Domino’s Pizza is Filling Potholes Across US Streets

Leading pizza company Domino’s Pizza revealed a unique campaign that will see the firm fix potholes for cities around the US. The initiative called “Paving for Pizza” is calling for customers to nominate their cities to qualify for the road repairs.

Losing pizzas to potholes

“Have you ever hit a pothole and instantly cringed? We know that feeling is heightened when you’re bringing home a carryout order from your local Domino’s store. We don’t want to lose any great-tasting pizza to a pothole, ruining a wonderful meal,” said Russell Weiner, president of Domino’s USA in a statement.

“Domino’s cares too much about its customers and pizza to let that happen.”

“Domino’s cares too much about its customers and pizza to let that happen,” added Weiner. It seems the company puts its money where its mouth is.

Domino’s has already collaborated with four municipalities in Bartonville, Texas; Milford, Delaware; Athens, Georgia and Burbank, California to fix the road conditions they say are interfering with the delivery of their products. The pizza company also urged customers to nominate their town for future repairs by entering the zip code at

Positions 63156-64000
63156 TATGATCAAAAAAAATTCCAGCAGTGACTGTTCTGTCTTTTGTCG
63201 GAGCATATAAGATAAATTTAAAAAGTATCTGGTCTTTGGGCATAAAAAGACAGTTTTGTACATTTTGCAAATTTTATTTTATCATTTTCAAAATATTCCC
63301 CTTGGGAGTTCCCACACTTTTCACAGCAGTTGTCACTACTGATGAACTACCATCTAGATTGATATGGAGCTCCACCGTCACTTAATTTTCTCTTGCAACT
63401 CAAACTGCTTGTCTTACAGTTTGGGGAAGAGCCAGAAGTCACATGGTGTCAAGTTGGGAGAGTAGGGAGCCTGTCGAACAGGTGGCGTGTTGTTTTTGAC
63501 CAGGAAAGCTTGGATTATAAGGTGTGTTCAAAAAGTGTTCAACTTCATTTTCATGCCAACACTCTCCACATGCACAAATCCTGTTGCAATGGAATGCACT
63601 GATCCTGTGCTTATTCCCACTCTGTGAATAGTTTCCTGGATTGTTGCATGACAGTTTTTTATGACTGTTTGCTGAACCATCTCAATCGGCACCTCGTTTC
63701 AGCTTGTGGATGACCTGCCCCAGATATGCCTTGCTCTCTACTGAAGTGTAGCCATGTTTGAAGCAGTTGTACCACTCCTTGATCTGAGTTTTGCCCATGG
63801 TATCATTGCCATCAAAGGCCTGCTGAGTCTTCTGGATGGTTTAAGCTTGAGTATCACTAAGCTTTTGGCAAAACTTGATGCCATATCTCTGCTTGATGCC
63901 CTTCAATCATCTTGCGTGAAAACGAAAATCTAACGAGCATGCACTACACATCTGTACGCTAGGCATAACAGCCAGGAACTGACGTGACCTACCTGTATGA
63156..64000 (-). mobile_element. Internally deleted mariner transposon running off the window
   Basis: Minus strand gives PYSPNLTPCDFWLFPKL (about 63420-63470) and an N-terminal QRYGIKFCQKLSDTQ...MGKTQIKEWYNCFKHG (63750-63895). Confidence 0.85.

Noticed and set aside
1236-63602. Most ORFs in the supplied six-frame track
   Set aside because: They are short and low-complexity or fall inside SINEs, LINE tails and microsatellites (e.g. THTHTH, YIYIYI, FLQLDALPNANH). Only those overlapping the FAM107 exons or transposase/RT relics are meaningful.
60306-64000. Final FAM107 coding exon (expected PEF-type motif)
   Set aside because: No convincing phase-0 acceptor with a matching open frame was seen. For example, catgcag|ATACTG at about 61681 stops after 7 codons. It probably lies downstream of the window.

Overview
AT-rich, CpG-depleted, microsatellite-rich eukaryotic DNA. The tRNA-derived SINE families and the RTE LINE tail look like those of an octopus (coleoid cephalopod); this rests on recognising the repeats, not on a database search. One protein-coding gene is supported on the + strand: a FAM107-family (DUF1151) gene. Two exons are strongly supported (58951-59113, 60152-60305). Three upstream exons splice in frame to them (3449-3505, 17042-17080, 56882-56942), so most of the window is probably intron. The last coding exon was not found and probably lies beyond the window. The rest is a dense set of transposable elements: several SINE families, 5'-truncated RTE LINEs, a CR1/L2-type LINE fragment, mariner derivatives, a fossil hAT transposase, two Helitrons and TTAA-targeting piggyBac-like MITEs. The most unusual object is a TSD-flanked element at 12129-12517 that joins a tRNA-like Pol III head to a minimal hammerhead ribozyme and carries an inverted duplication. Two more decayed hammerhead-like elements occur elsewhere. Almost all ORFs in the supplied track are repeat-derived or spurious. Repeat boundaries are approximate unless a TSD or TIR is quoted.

Grateful citizens

Selected cities receive funds to assist in the improvement of their roads. Current residents of cities chosen by the initiative have expressed both astonishment and gratitude regarding the outcomes.

The initiative’s website features dedicated pages to each recipient municipality with details on the repairs and resident testimonials. Michael Montgomery, town administrator of Bartonville, Texas said he was “ecstatic.”

“I didn’t think it was possible but Domino’s delivered on their promise to fix potholes,” said the city official. The town saw three roads repaired and eight potholes filled with 75 tons of asphalt.

The initiative is supported by the slogan “bad roads shouldn’t happen to good pizza” and includes a Pothole Impact Meter that illustrates a Pizza Damage Report according to road conditions. The conditions range from mild to catastrophic.

Although at first glance this might seem like a clever advertising ploy, the initiative has been labeled a “public-private partnership” opportunity by Athens city official Stephen Bailey. Other city officials were quoted commending the project for extending their repair funds.


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